See also: Hake and häke

EnglishEdit

PronunciationEdit

  • IPA(key): /heɪk/
  • (file)
  • Rhymes: -eɪk

Etymology 1Edit

From Middle English *hake, from Old English hæca, haca (hook, bolt, door-fastening, bar), from Proto-Germanic *hakô (hook), from Proto-Indo-European *keg-, *keng- (peg, hook). Related to hook.

NounEdit

hake (plural hakes)

  1. (now chiefly dialectal) A hook; a pot-hook.
  2. (now chiefly dialectal) A kind of weapon; a pike.
  3. (now chiefly dialectal) (in the plural) The draught-irons of a plough.

Etymology 2Edit

From Middle English hake, probably a shortened form (due to North Germanic influence) of English dialectal haked (pike). Compare Norwegian hakefisk (trout, salmon), Middle Low German haken (kipper). More at haked.

Alternative formsEdit

NounEdit

hake (plural hakes or hake)

  1. One of several species of marine gadoid fishes, of the genera Phycis, Merluccius, and allies.
SynonymsEdit
HyponymsEdit
TranslationsEdit

Etymology 3Edit

This etymology is incomplete. You can help Wiktionary by elaborating on the origins of this term.

NounEdit

hake (plural hakes)

  1. A drying shed, as for unburned tile.
    • 1882, P. L. Sword & Son, Sword's Improved Patent Brick Machine, in the Adrian City Directories:
      The clay is taken direct from the bank and made into brick the right temper to place direct from the Machine in the hake on the yard. [...] take the brick direct from the Machine and put them in the hake to dry.
TranslationsEdit

Etymology 4Edit

Ultimately related to the root of hook. Compare Dutch haken (to hanker).

VerbEdit

hake (third-person singular simple present hakes, present participle haking, simple past and past participle haked)

  1. (Britain, dialect) To loiter; to sneak.
    • 1886, English Dialect Society, Publications: Volume 52:
      She'd as well been at school as haking about.

Part or all of this entry has been imported from the 1913 edition of Webster’s Dictionary, which is now free of copyright and hence in the public domain. The imported definitions may be significantly out of date, and any more recent senses may be completely missing.
(See the entry for hake in
Webster’s Revised Unabridged Dictionary, G. & C. Merriam, 1913.)

AnagramsEdit


DutchEdit

VerbEdit

hake

  1. (archaic) singular present subjunctive of haken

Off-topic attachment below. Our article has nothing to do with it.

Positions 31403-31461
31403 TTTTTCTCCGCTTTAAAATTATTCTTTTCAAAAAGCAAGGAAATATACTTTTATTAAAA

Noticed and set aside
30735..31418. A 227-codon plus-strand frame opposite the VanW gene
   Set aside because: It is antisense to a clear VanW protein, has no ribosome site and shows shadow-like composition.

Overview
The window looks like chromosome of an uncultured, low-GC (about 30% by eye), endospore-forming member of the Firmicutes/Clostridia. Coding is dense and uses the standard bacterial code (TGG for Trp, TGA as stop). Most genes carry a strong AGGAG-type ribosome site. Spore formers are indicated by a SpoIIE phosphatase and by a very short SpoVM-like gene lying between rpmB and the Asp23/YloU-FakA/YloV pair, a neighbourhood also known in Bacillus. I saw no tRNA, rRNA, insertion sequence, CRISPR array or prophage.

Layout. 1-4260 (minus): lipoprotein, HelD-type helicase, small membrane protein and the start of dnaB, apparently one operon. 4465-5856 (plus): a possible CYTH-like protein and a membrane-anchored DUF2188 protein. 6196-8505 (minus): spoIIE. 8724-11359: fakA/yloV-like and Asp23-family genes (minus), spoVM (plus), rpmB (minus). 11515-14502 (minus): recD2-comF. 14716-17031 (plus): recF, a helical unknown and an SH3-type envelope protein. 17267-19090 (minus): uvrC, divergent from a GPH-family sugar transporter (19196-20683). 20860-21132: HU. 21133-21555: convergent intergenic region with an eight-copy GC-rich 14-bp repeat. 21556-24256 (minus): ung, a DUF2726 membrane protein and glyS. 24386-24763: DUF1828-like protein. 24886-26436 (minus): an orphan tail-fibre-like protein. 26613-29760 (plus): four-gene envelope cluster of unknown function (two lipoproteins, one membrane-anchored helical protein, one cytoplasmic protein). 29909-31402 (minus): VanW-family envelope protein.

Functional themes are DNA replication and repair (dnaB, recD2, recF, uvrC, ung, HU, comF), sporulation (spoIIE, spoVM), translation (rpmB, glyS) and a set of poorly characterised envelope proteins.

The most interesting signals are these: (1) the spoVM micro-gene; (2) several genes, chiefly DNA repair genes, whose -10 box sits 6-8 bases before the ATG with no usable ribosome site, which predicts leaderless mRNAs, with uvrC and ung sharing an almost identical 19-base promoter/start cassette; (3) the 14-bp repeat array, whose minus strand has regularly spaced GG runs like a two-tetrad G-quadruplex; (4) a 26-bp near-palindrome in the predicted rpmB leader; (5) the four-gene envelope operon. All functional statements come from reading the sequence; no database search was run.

FinnishEdit

EtymologyEdit

hakata +‎ -e

PronunciationEdit

  • IPA(key): /ˈhɑkeˣ/, [ˈhɑke̞(ʔ)]
  • Rhymes: -ɑke
  • Syllabification: ha‧ke

NounEdit

hake

  1. woodchips as mass, e.g. when used as fuel

DeclensionEdit

Inflection of hake (Kotus type 48/hame, kk-k gradation)
nominative hake hakkeet
genitive hakkeen hakkeiden
hakkeitten
partitive haketta hakkeita
illative hakkeeseen hakkeisiin
hakkeihin
singular plural
nominative hake hakkeet
accusative nom. hake hakkeet
gen. hakkeen
genitive hakkeen hakkeiden
hakkeitten
partitive haketta hakkeita
inessive hakkeessa hakkeissa
elative hakkeesta hakkeista
illative hakkeeseen hakkeisiin
hakkeihin
adessive hakkeella hakkeilla
ablative hakkeelta hakkeilta
allative hakkeelle hakkeille
essive hakkeena hakkeina
translative hakkeeksi hakkeiksi
instructive hakkein
abessive hakkeetta hakkeitta
comitative hakkeineen
Possessive forms of hake (type hame)
possessor singular plural
1st person hakkeeni hakkeemme
2nd person hakkeesi hakkeenne
3rd person hakkeensa

GermanEdit

VerbEdit

hake

  1. inflection of haken:
    1. first-person singular present
    2. first/third-person singular subjunctive I
    3. singular imperative

JapaneseEdit

RomanizationEdit

hake

  1. Rōmaji transcription of はけ

Middle DutchEdit

EtymologyEdit

From Old Dutch *hako, *hāko, from Proto-Germanic *hakô, *hēkô. The modern Limburgish ao suggests Middle Dutch â, and therefore also Old Dutch ā and Proto-Germanic .

NounEdit

hāke or hâke m

  1. hook

InflectionEdit

This noun needs an inflection-table template.

Alternative formsEdit

DescendantsEdit

  • Dutch: haak
    • Afrikaans: haak
    • Indonesian: hak
    • Sranan Tongo: aka
  • Limburgish: haok

Further readingEdit


Middle EnglishEdit

EtymologyEdit

Unknown; see more at English hake.

PronunciationEdit

NounEdit

hake (plural hakes)

  1. hake (gadoid fish)

DescendantsEdit

ReferencesEdit


Norwegian BokmålEdit

 
Norwegian Wikipedia has an article on:
Wikipedia no

Etymology 1Edit

From Old Norse haka

NounEdit

hake f or m (definite singular haka or haken, indefinite plural haker, definite plural hakene)

  1. a chin (bottom of the face)
Derived termsEdit

Etymology 2Edit

From Old Norse haki

NounEdit

hake m (definite singular haken, indefinite plural haker, definite plural hakene)

  1. hook
  2. barb
  3. calk
  4. catch, drawback
Derived termsEdit

ReferencesEdit


Norwegian NynorskEdit

Etymology 1Edit

 
Norwegian Nynorsk Wikipedia has an article on:
Wikipedia nn

From Old Norse haka, Proto-Germanic *hakǭ.

Alternative formsEdit

NounEdit

hake f (definite singular haka, indefinite plural haker, definite plural hakene)

  1. chin (bottom of the face)
Derived termsEdit

Etymology 2Edit

From Old Norse haki

NounEdit

hake m (definite singular haken, indefinite plural hakar, definite plural hakane)

  1. hook
  2. barb
  3. calk
  4. catch, drawback
Derived termsEdit

ReferencesEdit

AnagramsEdit


SwedishEdit

EtymologyEdit

From Old Swedish haki, from Old Norse haki, from Proto-Germanic *hakô.

NounEdit

hake c

  1. catch, latch; a stopping mechanism that prevents something from opening
  2. catch; an unforeseen or concealed problem

DeclensionEdit

Declension of hake 
Singular Plural
Indefinite Definite Indefinite Definite
Nominative hake haken hakar hakarna
Genitive hakes hakens hakars hakarnas